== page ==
Use categories in Objective C to add instance variables to a CCSprite or anything else

Ok, I’ve got this down to about 10 lines of code.

I’ve got some button sprites in Cocos2D that need an instance variable.  I’m already using userData, and found that I was starting to overload it to use it the text in there for more than one purpose… if you start stripping off substrings from the userData to code for things, you might be interested in having another instance variable.

So you want to add “.mydata” to your sprites?  Try this:

1.  Decide where you want the scope of this.  In my app, there’s only one scene with one layer, and so in the MyLayer.m file where all my button sprites are, I’m adding this code at the top, just above the @interface MyLayer line:

@interface CCSprite (MyExtras)
@property (nonatomic,retain) id mydata;
#import <objc/runtime.h>
static char const * const mydataKey = "mydata";
@implementation CCSprite (MyExtras)
@dynamic mydata;
- (id) mydata { return objc_getAssociatedObject(self, mydataKey); }
- (void) setMydata:(id)new { objc_setAssociatedObject(self, mydataKey, new, OBJC_ASSOCIATION_RETAIN_NONATOMIC); }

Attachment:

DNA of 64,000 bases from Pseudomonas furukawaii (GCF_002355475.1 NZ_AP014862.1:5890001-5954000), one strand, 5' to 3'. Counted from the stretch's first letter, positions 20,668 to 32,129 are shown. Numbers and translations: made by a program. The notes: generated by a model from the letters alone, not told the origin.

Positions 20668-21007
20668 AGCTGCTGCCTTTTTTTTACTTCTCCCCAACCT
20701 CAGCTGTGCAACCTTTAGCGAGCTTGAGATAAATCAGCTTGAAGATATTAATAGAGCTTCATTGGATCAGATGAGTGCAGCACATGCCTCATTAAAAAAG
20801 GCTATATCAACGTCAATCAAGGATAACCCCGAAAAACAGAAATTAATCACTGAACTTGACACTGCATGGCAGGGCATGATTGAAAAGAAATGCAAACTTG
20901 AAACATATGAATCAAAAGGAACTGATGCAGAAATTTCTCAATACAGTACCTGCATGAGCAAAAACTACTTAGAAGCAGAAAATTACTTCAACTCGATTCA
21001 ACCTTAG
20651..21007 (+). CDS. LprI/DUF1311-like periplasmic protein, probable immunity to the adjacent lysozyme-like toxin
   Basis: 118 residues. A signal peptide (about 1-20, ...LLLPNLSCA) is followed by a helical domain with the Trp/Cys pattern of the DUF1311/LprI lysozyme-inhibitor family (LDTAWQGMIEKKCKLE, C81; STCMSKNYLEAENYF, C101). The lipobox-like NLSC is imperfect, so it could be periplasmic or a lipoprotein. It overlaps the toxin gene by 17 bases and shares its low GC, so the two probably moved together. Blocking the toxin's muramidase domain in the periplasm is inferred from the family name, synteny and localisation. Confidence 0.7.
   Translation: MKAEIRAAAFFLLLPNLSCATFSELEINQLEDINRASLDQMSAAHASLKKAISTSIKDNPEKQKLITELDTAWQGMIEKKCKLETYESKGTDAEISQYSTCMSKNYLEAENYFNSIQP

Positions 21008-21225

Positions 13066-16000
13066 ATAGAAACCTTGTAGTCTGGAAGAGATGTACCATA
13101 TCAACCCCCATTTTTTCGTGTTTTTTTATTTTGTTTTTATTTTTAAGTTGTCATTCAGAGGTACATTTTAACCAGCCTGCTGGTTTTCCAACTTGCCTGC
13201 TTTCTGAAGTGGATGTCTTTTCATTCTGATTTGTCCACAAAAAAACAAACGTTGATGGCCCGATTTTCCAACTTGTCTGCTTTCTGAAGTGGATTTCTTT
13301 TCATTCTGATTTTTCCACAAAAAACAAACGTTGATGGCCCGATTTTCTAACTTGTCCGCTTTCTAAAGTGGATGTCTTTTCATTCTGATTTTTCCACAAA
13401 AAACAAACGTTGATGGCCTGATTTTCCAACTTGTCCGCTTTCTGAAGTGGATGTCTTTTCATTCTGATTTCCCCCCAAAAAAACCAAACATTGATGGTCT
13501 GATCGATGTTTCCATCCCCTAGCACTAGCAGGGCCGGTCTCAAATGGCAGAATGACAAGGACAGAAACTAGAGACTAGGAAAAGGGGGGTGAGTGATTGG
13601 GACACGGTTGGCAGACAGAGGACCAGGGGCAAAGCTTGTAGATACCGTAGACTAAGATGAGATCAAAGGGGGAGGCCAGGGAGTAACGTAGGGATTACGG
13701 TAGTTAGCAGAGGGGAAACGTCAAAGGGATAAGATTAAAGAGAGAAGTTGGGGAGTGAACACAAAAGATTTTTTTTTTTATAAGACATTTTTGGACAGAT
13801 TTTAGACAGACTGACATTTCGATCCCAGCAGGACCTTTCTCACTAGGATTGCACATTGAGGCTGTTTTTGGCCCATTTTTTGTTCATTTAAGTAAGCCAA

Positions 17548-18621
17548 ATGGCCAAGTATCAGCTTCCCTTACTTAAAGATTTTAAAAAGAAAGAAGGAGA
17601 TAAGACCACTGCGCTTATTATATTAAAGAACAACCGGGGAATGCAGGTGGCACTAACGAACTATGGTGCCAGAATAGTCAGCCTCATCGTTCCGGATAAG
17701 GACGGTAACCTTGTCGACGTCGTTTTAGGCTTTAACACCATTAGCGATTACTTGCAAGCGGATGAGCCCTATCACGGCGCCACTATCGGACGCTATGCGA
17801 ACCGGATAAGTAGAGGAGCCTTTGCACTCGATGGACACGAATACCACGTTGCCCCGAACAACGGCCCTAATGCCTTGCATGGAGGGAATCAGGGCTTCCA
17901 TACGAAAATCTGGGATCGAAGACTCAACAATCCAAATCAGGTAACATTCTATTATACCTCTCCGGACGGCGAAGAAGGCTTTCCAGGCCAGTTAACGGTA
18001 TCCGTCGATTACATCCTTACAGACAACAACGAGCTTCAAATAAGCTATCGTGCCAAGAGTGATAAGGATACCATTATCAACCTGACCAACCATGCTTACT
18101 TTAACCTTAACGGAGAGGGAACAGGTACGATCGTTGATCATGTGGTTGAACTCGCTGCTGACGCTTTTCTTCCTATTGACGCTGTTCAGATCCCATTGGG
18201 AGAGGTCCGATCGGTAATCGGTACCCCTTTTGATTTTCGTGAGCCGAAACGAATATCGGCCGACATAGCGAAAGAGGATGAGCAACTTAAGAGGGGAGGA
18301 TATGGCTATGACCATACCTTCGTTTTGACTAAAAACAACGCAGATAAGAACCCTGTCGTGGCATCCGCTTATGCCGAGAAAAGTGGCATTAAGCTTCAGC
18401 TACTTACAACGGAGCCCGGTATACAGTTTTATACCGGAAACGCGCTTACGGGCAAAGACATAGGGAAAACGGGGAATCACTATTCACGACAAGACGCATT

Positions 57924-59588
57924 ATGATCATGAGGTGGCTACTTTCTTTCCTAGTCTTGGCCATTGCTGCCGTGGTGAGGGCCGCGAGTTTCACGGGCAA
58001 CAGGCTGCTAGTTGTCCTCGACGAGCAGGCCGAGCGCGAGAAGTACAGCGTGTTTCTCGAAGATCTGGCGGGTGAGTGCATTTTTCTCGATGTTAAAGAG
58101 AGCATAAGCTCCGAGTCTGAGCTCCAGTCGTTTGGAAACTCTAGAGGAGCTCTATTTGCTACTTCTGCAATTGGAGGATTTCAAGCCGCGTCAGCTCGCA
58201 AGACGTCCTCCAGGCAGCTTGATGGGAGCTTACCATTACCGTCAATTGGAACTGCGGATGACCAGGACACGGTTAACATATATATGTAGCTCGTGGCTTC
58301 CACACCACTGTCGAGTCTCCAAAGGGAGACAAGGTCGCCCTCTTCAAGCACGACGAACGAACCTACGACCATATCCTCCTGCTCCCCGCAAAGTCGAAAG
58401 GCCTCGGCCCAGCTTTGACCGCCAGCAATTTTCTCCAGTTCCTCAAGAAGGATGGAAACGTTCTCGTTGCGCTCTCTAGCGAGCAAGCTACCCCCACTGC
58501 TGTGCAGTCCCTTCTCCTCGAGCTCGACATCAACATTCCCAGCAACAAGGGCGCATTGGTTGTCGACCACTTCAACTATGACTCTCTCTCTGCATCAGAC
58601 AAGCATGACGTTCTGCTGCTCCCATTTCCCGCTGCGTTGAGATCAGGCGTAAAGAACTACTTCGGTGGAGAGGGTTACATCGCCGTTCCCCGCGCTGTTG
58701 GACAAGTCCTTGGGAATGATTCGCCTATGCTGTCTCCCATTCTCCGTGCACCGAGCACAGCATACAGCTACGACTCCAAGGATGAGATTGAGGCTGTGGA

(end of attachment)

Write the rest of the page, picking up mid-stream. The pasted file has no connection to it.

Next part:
That’s 10 lines.

2. Test it out.  Something like this:

CCSprite* buttonTest = [CCSprite spriteWithFile:@"buttontest.png"];
[buttonTest setMydata:[NSNumber numberWithInt:6]];   //use official setter method
buttonTest.mydata = [NSString stringWithFormat:@"hello"];  //ok too

All this does is attach an object to your sprite button, and spit it back out into the console log.  It’s flexible… attach any object you want this way, pretty much.  The second line makes it a NSNumber object, and the 3rd line replaces that with a NSString.  The only restriction here is you have to give .mydata an ID… that means you can’t say:

[buttonTest setMydata:6];

Because 6 is an int, not an id.  Get around that by using NSNumber.

If you want to read more, there’s lots of blog posts out there about this topic (try “associative references” in Objective C), and how to add other methods to extend existing classes, etc.  But this is just one common use case, simplified to its essentials.


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